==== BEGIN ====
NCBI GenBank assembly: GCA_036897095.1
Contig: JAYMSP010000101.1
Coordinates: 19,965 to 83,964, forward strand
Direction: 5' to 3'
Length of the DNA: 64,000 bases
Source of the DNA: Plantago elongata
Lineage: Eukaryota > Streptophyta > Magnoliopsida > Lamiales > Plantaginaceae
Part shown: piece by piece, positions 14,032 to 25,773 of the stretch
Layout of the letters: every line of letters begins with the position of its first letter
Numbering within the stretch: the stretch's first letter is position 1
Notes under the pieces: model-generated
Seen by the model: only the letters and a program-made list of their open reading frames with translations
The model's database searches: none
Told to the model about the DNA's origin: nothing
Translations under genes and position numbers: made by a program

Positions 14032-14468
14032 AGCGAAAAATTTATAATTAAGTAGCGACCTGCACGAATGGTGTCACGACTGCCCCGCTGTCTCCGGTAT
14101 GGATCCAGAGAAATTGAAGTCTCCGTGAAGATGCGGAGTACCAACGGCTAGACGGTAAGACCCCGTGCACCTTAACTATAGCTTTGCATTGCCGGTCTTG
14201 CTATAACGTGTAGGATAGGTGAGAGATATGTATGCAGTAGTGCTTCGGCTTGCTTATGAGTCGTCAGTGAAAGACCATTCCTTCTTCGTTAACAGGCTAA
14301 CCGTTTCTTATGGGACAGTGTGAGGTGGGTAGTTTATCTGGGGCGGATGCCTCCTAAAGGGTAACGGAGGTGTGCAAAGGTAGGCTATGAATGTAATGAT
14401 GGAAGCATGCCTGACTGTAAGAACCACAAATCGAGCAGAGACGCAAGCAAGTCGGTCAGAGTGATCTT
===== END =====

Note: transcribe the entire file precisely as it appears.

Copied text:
NCBI GenBank assembly: GCA_036897095.1
Contig: JAYMSP010000101.1
Coordinates: 19,965 to 83,964, forward strand
Direction: 5' to 3'
Length of the DNA: 64,000 bases
Source of the DNA: Plantago elongata
Lineage: Eukaryota > Streptophyta > Magnoliopsida > Lamiales > Plantaginaceae
Part shown: piece by piece, positions 14,032 to 25,773 of the stretch
Layout of the letters: every line of letters begins with the position of its first letter
Numbering within the stretch: the stretch's first letter is position 1
Notes under the pieces: model-generated
Seen by the model: only the letters and a program-made list of their open reading frames with translations
The model's database searches: none
Told to the model about the DNA's origin: nothing
Translations under genes and position numbers: made by a program

Positions 14032-14468
14032 AGCGAAAAATTTATAATTAAGTAGCGACCTGCACGAATGGTGTCACGACTGCCCCGCTGTCTCCGGTAT
14101 GGATCCAGAGAAATTGAAGTCTCCGTGAAGATGCGGAGTACCAACGGCTAGACGGTAAGACCCCGTGCACCTTAACTATAGCTTTGCATTGCCGGTCTTG
14201 CTATAACGTGTAGGATAGGTGAGAGATATGTATGCAGTAGTGCTTCGGCTTGCTTATGAGTCGTCAGTGAAAGACCATTCCTTCTTCGTTAACAGGCTAA
14301 CCGTTTCTTATGGGACAGTGTGAGGTGGGTAGTTTATCTGGGGCGGATGCCTCCTAAAGGGTAACGGAGGTGTGCAAAGGTAGGCTATGAATGTAATGAT
14401 GGAAGCATGCCTGACTGTAAGAACCACAAATCGAGCAGAGACGCAAGCAAGTCGGTCAGAGTGATCTT